So many furphies as rumors were flourishing among the much beloved ANZAC troops of Tobruk in 1914 that newssheets were published containing transcripts of wireless broadcasts. Produced regularly they ensured that furphies were "shot on the rise" and it soon became a source of morale and amusement, while destroying the breeding grounds for tattle by giving an authentic account of current events.

This word for downright tall tales is hardly heard outside of the Last of Lands. When it's slightly exaggerated then it's "a bit of a furphy" and it's "a furphy" when it's an outright lie. Like real rumors, furphies spread like wildfire. One celebrated war historian and veteran of Gallipolis, C.E.W. Bean, in response to spy rumors circulating in the trenches, put together another collection of furphies in 1915 called the 'Furphies Gazette.'

Shades of Furphy! A furphy-king is a retailer of rumors. More and more today reporters and politicians use the word meaning a lie. Correct me if I’m wrong and I’ll eat as furphy but I’ve even seen it on a few web pages as a comment by coders as in , \(remove the furphy\). The phrase Tom Collins as rumormonger was somewhat the precursor of furphy by the late 1800's. Adopted as a pseudonym by the writer, Joseph Furphy who was also John Furphy’s brother and author of Such is Life. "Soon young furphy had killed old Tom Collins dead, as they tautologously say, and is no furphy." However the use of ‘Tom Collins’ in this manner died out by the middle of the twentieth century.

You might be interested in learning than an American synonym for a furphy is the word scuttlebutt. A scuttlebutt was name for the lockable water cask on a ship's deck. Sailors congregating around the scuttlebutt would inevitably fall to exchanging yarns and the word eventually came to mean what it does today. As foreigners who speak English it's time to really work hard to maintain such a colorful word like 'furphy.’ Next time you hear something you'd love to say at work, but can't, try using, Boy! I heard some good furphies today! when you're spilling the beans around the water cooler.

The previous furphies were brought to you by:

Australian War Diary - The Middle East - Tobruk, Libya 1941 : ARMY/
Accessed May 09 2002.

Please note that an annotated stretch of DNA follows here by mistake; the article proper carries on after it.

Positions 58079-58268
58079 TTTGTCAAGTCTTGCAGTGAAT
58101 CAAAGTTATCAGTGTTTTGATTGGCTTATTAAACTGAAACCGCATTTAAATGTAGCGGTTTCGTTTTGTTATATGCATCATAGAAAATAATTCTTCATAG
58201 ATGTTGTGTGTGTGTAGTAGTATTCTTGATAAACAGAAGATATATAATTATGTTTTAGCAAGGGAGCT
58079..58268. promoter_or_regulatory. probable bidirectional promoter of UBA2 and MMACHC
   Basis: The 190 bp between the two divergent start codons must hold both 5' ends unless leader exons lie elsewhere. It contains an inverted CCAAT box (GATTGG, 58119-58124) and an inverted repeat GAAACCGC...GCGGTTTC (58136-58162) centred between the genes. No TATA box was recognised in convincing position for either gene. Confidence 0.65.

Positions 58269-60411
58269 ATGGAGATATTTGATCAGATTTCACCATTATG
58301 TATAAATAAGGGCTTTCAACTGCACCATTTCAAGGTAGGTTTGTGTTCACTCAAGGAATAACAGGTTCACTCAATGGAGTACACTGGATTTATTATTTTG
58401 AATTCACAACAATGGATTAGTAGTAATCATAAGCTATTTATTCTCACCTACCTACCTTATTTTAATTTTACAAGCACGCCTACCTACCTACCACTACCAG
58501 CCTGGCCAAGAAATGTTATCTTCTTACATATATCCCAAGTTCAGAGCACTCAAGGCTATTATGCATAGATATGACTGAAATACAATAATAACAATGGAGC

Water Cart History:

Accessed May 09 2002.

Accessed May 09 2002.

Accessed May 09 2002.

Furfy is a wonderful piece of Australian slang. Like all slang words, it has a number of localised spellings and meanings; the use and interpretation of it is purely up to the participants in the conversation.

A furfy is a lie, a half-truth, a red herring. It is something that is not quite true, but believable at the same time. Usually said in good humour, a furfy is rarely seen as malicious, and should be delivered and taken at the level of a practical joke. If there is any malice behind the story, it turns in to something else entirely, like misdirection, a ruse, or a con.

A furfy can also mean a mistake, usually unintentional, or minorly negligent. Borrowing someone's car without telling them isn't a furfy, forgetting to fill it up or park it in the same spot is. Failing to tell someone they've got food on their face isn't a furfy, telling them to wipe the wrong side is. Not realising there is a node missing isn't, noding it in good humour once realised is.

A furfy has the same sort of meaning and impact as scuttlebutt, but with more benign roots. As such, Sydneysiders especially think that a furfy is a rumour, a story told that is meant to cause curiosity and by extension of that, spread itself like a meme.1

Furfy (also apparently spelt furphy, although never seen in this form by this noder) has origins in war.2 A certain John Furphy ran a water carting business and was employed by the Australian Army to cart water for the troops. These water carts had a number of religious messages pertaining to the evils of alcohol and encouraged the diggers to drink water. As a result, these water carts became a hotbed for a good old chin wag or gossip, and the swapping of tall tales. As a result the tales themselves, usually embellished beyond believability, became known as a bunch of furfies/furphies/furphys.

Other tidbits

  • Furfy is first referenced on Usenet on June 11, 1992, in talk.abortion.3 It is used in this context as more of "a useless discussion" rather than anything good humoured. It is followed up by a question "What the heck is a furfy?". Furthermore, it takes another two YEARS for it to be used next, on August 2, 1994, in reference to the moaning that lower-ranked Carlton Magpies AFL players would be unable to play anywhere else. This is a furfy, as the use of a cover story is a valid use of the term.
  • Furfy is, in a truly hilarious use of the term, a "a new free tool that links potential tenants with landlords and potential buyers with sellers." Maybe they should have looked up the word first.4

  1. Divided by a common language -- Wacogne 88.
  2. Furphy - Aussie words - Australian National University.
  3. Google Groups.

Log in or register to write something here or to contact authors.